Eighty teenage athletes spent Martin Luther King Jr. Day Monday preparing food packages for needy families in Chicago, as part of a state-wide trend of marking the holiday with community service projects.
Chicago Cubs outfielder Ian Happ and a bevy of local and state leaders joined the teenagers for an afternoon of baseball talk and food packing. That project, co-sponsored by the Cubs affiliate Cubs Charities, Greater Auburn Gresham Development Company and the Greater Chicago Food Depository, was just one of the service initiatives in the Windy City to mark the late civil rights icon. Other activities included packing boxes of school supplies and distributing laptop computers to students around the city.
Illinois Governor JB Pritzker, Lieutenant Governor Julianna Stratton, Chicago Mayor Lori Lightfoot and other state officials praised the participants, saying community service was a particularly appropriate way to memorialize Dr. King.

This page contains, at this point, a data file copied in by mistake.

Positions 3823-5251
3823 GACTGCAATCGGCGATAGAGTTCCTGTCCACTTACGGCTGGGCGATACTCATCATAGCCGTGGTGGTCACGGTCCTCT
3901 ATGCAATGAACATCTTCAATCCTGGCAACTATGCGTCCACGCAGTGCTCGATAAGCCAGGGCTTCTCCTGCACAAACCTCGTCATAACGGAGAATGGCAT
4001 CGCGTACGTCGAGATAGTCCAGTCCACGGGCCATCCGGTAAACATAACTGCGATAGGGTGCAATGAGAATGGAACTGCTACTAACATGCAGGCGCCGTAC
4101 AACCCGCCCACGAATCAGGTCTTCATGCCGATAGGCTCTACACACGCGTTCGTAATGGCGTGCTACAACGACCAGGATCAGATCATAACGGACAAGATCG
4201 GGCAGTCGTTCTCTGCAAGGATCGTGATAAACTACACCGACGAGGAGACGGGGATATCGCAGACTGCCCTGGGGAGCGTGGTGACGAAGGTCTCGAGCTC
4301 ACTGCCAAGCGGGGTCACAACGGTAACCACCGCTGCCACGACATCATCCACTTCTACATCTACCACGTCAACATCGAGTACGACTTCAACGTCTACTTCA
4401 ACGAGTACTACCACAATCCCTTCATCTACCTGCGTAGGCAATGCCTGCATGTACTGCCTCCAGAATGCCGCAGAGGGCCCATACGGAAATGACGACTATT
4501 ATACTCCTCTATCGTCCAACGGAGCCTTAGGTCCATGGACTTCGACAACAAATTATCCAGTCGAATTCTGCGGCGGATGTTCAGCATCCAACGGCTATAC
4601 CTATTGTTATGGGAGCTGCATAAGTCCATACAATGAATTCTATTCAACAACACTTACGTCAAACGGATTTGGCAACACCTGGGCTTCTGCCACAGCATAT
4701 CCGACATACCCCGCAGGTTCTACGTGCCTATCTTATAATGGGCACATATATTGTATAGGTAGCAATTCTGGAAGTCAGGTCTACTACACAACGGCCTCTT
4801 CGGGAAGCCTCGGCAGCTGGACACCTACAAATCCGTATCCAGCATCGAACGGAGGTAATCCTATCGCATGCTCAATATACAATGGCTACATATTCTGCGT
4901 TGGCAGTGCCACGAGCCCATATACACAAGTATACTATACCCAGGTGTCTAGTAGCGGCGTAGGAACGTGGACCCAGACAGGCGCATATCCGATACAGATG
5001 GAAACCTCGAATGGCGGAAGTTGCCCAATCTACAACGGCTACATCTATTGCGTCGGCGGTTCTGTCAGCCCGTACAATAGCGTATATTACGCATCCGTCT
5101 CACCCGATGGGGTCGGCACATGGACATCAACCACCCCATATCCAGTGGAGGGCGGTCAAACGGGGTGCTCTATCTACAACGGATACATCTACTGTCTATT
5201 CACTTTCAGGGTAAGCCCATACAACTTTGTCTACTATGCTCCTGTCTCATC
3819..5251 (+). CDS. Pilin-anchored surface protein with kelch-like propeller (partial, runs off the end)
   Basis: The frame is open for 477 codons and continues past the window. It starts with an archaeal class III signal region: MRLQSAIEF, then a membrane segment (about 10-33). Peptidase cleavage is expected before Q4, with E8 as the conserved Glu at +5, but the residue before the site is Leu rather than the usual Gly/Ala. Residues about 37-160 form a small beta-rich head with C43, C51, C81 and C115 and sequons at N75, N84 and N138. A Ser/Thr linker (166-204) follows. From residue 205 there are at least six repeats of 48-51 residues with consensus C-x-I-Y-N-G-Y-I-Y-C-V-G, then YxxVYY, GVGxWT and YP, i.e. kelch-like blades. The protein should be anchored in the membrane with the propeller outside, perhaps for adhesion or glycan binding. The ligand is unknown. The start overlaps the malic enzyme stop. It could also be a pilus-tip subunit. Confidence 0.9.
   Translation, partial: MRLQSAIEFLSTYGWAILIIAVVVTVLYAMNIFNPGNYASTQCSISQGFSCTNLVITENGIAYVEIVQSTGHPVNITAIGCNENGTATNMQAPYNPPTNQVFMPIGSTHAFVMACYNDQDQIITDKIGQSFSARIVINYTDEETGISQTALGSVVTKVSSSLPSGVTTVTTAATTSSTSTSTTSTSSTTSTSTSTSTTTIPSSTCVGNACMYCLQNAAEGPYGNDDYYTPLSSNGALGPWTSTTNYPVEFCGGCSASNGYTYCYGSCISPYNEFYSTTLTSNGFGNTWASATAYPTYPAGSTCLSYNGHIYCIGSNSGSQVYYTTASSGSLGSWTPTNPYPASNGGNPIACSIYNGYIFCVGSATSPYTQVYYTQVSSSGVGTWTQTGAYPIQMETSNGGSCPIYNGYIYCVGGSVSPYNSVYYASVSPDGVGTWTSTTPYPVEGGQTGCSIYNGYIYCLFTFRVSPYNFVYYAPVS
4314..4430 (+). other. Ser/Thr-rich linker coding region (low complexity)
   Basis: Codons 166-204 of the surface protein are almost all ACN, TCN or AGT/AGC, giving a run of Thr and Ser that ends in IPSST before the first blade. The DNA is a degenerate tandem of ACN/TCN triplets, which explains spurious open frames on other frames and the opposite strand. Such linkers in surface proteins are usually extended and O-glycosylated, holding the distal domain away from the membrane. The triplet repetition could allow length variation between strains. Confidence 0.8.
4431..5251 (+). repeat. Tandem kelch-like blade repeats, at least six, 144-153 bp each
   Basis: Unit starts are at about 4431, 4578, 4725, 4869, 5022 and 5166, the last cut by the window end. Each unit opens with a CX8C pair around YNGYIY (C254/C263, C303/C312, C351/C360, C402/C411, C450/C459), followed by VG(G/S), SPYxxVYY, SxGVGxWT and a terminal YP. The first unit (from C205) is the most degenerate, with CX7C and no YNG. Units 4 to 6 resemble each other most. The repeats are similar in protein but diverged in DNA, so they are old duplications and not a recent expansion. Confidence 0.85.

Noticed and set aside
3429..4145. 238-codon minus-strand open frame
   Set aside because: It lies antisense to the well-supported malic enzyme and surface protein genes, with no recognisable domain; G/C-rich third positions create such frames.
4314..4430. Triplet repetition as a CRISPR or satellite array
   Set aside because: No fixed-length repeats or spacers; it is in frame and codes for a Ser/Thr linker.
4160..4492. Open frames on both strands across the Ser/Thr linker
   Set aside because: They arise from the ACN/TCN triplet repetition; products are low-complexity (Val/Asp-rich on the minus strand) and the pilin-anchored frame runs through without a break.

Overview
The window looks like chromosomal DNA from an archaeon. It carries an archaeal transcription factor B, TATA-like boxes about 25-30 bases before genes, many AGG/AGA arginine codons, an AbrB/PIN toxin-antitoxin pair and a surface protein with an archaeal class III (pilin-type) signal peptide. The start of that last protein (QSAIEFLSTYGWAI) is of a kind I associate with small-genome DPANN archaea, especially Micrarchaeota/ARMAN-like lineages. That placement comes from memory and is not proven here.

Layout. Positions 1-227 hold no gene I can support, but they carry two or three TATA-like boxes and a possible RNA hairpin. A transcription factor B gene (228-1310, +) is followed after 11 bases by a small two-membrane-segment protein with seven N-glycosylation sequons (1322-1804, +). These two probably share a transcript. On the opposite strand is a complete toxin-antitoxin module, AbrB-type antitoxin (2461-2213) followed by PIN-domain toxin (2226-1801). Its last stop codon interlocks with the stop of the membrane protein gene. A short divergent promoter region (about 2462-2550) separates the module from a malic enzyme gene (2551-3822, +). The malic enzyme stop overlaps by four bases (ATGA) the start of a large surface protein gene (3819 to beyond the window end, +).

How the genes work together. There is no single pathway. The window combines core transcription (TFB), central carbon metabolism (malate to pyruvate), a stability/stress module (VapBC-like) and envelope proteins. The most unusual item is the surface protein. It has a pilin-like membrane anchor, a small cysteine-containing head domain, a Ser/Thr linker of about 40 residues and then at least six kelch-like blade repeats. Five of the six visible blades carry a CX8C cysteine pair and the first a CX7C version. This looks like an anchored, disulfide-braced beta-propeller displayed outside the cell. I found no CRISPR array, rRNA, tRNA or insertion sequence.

“What you (volunteers) are doing today and what you do every day really can either tear up, tear down, or build up,” said Lieutenant Governor Stratton. “It can either discourage or encourage.”
Even more than in past years, the majority of charity projects focused on food insecurity, given the acute economic effect that Covid-19 has had on the city.
“The numbers are staggering as we know in terms of food insecurity and unemployment. It even affects some of our own Cubs Charities program participants, but they are still here and still giving back.,” Alicia Gonzalez, executive director of Cubs Charities told ABC’s Eyewitness News .
“Families are still really struggling with food instability, housing instability, lack of equitable access to healthcare, so many of the other ills that this pandemic has really magnified and so the struggle is real and we fear that this struggle will continue through 2021,” added Carlos Nelson, CEO of the Greater Auburn Gresham Development Company.